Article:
The fight to change the name of the Washington, D.C., professional football team gets much of the attention when discussing Native issues in the United States today.

That battle, although not concluded, is basically won. One day — perhaps even within five years — the NFL team will not be called the Redskins, considered a racial slur by most sensible people.

Consider two recent events. The Navajo Nation Council, one of the country’s largest tribes, voted earlier this month to oppose the use of the Washington Redskins name. The resolution applies to mascots at the professional level, leaving the issue of high school sports alone.

Then, last weekend, the Notah Begay III Foundation pulled its support from a golf tournament in Arizona — despite its proceeds going to Native scholarships — when the foundation learned that Redskins’ team owner Dan Snyder’s foundation was the title sponsor. Snyder has set up a nonprofit to benefit Indian causes. His Washington Redskins Original Americans Foundation is basically a way to appease critics of the Redskins name. Begay, a four-time PGA Tour winner and golf analyst, calls the team name “a very clear example of institutional degradation.” He wouldn’t lend his name to help make Snyder more acceptable.

Just as Americans have learned why the term Redskins is offensive, they should begin to understand why cultural appropriation of Native images can be damaging. From the scantily clad women wearing headdresses at the Coachella music festival in California to the runway models dressed as faux Indians, such appropriation is degrading. That headdresses — sacred symbols, honors that must be earned — are worn casually as a fashion choice, must be challenged. It’s wrong, plain and simple. No singer or actor would dress in blackface to perform today. Someday, no performer, no drunken hipster and no children at birthday parties, will wear pretend headdresses. They will no longer have to be told that such appropriation is insulting.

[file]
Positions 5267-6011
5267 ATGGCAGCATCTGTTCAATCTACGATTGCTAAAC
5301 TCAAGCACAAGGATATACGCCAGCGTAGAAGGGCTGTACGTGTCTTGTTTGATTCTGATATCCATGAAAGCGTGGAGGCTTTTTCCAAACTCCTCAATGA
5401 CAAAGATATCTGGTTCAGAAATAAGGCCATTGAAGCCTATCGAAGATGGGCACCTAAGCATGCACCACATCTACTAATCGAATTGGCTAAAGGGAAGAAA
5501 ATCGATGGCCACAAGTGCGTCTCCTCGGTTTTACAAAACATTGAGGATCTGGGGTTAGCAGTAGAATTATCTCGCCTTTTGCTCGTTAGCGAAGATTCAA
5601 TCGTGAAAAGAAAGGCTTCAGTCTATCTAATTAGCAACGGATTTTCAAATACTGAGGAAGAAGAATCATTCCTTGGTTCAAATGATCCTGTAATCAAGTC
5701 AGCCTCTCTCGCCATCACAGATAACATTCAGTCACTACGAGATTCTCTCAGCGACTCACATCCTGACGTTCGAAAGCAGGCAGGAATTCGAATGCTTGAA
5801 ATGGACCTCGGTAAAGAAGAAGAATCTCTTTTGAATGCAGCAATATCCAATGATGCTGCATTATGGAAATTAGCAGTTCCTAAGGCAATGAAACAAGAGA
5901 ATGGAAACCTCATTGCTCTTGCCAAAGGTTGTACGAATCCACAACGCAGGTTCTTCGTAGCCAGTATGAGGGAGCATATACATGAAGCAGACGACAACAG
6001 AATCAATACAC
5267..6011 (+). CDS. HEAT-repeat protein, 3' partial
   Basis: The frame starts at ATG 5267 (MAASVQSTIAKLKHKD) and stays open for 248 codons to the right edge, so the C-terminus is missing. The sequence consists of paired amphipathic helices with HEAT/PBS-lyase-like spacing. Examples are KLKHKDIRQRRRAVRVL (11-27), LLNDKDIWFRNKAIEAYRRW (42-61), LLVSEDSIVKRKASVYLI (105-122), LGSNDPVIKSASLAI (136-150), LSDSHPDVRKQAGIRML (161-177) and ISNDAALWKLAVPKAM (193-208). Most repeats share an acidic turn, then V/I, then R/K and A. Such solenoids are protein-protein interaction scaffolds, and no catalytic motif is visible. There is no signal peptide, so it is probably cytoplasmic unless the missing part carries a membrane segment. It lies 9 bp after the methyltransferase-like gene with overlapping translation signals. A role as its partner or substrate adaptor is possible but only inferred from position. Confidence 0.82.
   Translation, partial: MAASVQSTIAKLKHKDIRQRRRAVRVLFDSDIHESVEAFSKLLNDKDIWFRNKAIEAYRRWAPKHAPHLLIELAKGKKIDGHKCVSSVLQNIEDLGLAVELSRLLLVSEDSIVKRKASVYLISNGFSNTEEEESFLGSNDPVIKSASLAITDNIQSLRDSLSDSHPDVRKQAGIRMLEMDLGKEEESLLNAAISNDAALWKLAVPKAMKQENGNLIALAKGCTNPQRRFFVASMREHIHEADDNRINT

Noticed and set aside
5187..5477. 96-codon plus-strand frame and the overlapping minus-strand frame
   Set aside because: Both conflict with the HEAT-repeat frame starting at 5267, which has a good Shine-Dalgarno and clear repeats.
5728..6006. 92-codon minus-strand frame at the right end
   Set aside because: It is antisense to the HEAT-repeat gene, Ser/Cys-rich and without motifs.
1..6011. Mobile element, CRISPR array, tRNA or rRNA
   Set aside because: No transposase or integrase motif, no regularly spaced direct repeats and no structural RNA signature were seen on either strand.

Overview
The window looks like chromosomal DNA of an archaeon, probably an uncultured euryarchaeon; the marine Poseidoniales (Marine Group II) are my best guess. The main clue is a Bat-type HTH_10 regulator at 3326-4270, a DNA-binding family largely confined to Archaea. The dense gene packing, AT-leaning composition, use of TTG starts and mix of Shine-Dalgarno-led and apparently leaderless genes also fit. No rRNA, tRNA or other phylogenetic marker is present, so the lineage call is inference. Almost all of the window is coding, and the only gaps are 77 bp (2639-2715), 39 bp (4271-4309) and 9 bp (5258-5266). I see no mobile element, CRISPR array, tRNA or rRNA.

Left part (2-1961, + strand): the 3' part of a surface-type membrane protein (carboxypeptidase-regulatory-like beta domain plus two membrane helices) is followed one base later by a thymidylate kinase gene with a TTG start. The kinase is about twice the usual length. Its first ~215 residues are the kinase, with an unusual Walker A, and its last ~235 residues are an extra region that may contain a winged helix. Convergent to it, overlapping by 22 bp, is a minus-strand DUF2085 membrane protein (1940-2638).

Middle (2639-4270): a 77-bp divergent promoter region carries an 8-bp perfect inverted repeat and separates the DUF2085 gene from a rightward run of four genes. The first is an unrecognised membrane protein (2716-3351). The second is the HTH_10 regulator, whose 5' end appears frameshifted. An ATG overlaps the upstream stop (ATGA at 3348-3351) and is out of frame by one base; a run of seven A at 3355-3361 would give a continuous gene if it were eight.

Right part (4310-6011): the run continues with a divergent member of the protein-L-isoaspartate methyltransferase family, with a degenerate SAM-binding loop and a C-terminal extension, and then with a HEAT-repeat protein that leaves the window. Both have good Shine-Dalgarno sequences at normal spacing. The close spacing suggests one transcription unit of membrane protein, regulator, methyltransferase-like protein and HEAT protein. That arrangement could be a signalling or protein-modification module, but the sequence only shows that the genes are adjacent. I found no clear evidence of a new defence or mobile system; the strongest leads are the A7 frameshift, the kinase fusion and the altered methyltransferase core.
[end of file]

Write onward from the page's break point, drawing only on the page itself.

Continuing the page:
However, that day is in the future. For greater understanding, there will be a Native Appropriations Panel Discussion presented by New Mexico Lawyers for the Arts, the Indian Bar Association and the Indian Law Section of the New Mexico Bar Association from 4 to 6 p.m. Saturday at Evoke Contemporary. The discussion is part of Art Matters/Curated, sponsored by the Santa Fe Gallery Association from April 17-26. Or read Native Appropriations comments on Facebook or the Beyond Buckskin fashion blog. Both will help increase people’s understanding of why the appropriation of Indian cultural symbols needs to go the way of Aunt Jemima.

For now, be ready to say goodbye to the name Redskins.

(4) comments

Thomas Powers

I read you commentary care of the Clovis News Journal. I am wondering when you will introduce measures to repeal our own state flag? Our flag was adopted in 1925, yet your own paper had an article (^ Wendy Brown (2007-10-30). "Pueblo seeks respect for zia symbol". The New Mexican.) stating the Pueblo tribe wishes to have control over its use... I wonder how they feel about it flying over our state capitol at this very moment? If now is not a problem, what about four years ago under Governor Richardson? Please stop pandering to the politically overcorrect.

Mel Hayes

"Sticks and stones will break my bones but words will never hurt me"

Steve Salazar

The term Redskin is offensive only because of your stereotyping. It is nothing but a description of natives who painted their skin red.

If Code Talkers can go out in public wearing Redskin jackets, it only shows that there is no offense, except by people, who, in my view, need to live in a politically correct world, damn any logic.

Michael Faust

Thats just silly. All this political correctness is amazingly incorrect.

But I also have a problem with that name Washington is really insulating to be associated with that slimy underbelly known as Washington DC

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